This triple bill weaves together works by three seminal twentieth-century choreographers: Jiří Kylián, John Neumeier and William Forsythe. As critic Sarah Crompton points out in the programme notes, each of these so-called ‘modern masters’ spent the early years of his career at the Stuttgart Ballet, where a hotbed of artistic innovation bloomed under the direction of the late John Cranko, who encouraged his dancers to create their own works during his reign as director in the 1960s. Together the works on display form a splendid retrospective on the ballet scene of the late twentieth century, and mark English National Ballet’s flagship performance as Sadler’s Wells Associate Company, a partnership I can’t wait to see develop further.
Not much thematically or even stylistically unites the pieces in this programme, though each offers its own play on classical technique. The highlight of the evening for me was Kylián’s “Petite Mort,” the only work here ENB has previously featured (Tamara Rojo included it in the first programme she put together as artistic director back in 2012). Kylián created the ballet in 1991, but it feels fresh as ever under Rojo’s eye, its many impassioned embraces casting a surprisingly life-affirming glow over the title’s chilly association between sex and death.
The piece is as silken as the satin corsets its twelve sculpted dancers (six men, six women, including Rojo herself) wear as they swoop and sprint to the heartbreakingly beautiful notes of two Mozart piano concertos. Crisp angles and boxy shapes pepper the choreography, and dramatic visual effects—swishing swords, whooshing sheets, illusory costume changes—enrich the performance without overwhelming it. After all-male and all-female sections, the dancers break into couples, each communicating their own narrative of tiny struggles and bigger triumphs. Rojo’s performance here is especially fiery and drew eager applause from my neighbours in the audience before it was even over. The balance of erotic and elegant that Kylián’s choreography demands is no easy feat, but it’s a challenge the cast rises to with aplomb.
Lyrical and lively, Neumeier’s “Spring and Fall” suits the company well, with its wistful glances and gentle curves set against a watercolour backdrop and the soft strings of Antonín Dvořák’s Serenade in E. Though plotless, the ensemble ballet traces a story of collapse and recovery: the motions of its title appear constantly in the form of leaps and drops, jumps and tumbles, the dancers suspended in the air one minute and surfing the floor on their backs the next.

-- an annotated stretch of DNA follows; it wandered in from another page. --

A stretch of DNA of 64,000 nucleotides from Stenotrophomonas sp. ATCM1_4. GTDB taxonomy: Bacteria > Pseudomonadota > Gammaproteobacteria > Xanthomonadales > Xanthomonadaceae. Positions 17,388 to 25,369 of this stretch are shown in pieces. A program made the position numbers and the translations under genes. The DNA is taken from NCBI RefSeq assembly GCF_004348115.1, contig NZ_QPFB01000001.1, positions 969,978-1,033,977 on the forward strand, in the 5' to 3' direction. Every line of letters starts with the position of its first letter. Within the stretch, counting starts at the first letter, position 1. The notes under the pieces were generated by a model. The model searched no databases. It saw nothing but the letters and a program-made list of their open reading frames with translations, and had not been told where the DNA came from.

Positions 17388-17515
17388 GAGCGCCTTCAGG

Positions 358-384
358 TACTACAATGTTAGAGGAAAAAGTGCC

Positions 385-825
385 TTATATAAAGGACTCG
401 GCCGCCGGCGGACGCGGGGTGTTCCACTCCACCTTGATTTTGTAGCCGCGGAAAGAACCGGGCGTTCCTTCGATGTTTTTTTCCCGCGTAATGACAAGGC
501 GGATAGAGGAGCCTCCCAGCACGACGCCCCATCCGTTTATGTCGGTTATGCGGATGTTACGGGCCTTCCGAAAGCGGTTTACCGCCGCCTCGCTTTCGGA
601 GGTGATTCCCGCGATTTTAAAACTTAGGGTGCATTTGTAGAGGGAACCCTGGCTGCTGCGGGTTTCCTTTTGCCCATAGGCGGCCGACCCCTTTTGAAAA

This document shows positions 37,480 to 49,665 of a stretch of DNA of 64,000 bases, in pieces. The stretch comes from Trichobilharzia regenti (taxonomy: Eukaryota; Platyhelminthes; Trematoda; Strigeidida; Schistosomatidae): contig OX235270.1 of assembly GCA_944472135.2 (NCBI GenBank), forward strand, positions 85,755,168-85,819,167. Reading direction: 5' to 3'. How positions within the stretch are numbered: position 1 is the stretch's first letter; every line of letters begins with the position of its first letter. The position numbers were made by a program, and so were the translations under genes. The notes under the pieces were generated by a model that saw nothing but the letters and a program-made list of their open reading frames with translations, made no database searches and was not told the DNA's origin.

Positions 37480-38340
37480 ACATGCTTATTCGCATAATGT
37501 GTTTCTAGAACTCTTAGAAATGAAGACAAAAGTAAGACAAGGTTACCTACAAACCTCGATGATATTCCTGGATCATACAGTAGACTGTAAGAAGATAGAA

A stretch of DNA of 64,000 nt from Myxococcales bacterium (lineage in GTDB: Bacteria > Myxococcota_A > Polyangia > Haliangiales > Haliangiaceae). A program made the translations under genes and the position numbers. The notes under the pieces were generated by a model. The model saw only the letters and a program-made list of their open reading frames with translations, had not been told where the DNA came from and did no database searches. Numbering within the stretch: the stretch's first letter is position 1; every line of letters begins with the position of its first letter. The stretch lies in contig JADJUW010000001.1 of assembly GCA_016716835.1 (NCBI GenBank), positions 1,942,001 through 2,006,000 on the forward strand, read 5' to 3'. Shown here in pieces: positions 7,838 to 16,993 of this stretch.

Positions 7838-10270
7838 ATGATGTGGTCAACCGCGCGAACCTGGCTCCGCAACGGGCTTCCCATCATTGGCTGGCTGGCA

With five separate movements, it’s a lengthy piece and noticeably so—the dancers sustain the elated tone throughout, but past the third movement their expressions of abandoned joy lapse into forced grins. A lovely duet between Alina Cojocaru and Alejandro Virelles helps buoy this latter half, as does a finale of swinging limbs and ambitious partnerwork, but I found the piece on the whole disappointingly tame. It’s pretty enough but lacks any real heat.
Forsythe’s “In the Middle, Somewhat Elevated” on the other hand, crackles with electricity, the piercing industrial soundtrack and punchy choreography conjuring a prickly air of tension. The dramatic piece channels the prima donna spirit of the Parisian powerhouses it was created for back in 1987, among them Sylvie Guillem and Isabelle Guérin. Dressed in black footless tights and glinting emerald leotards, the ballet’s six women coolly appraise one another, strutting and showing off sharp extensions and hyper-extended leaps. Between tricks the dancers abandon their composure and nonchalantly shake out their limbs, cool and carefree. Three men join them—among them rising star James Streeter, on excellent form—but there’s no question this piece belongs to the ballerinas.
“In the Middle” requires attitude in spades, and ENB’s dancers oblige with gusto, Erina Takahashi in particular, her daunting flexibility and fierce mien a winning homage to Guillem’s historic role. With its sleek athleticism and twisted, at times jarring shapes (it’s difficult to write about Forsythe without mentioning his flair for deconstruction), the piece appears resolutely modern, though at its core classical elements—traditional structure, a strong focus on the women—reign supreme. In any case, it’s charged and spirited—a perfect note to end the evening on.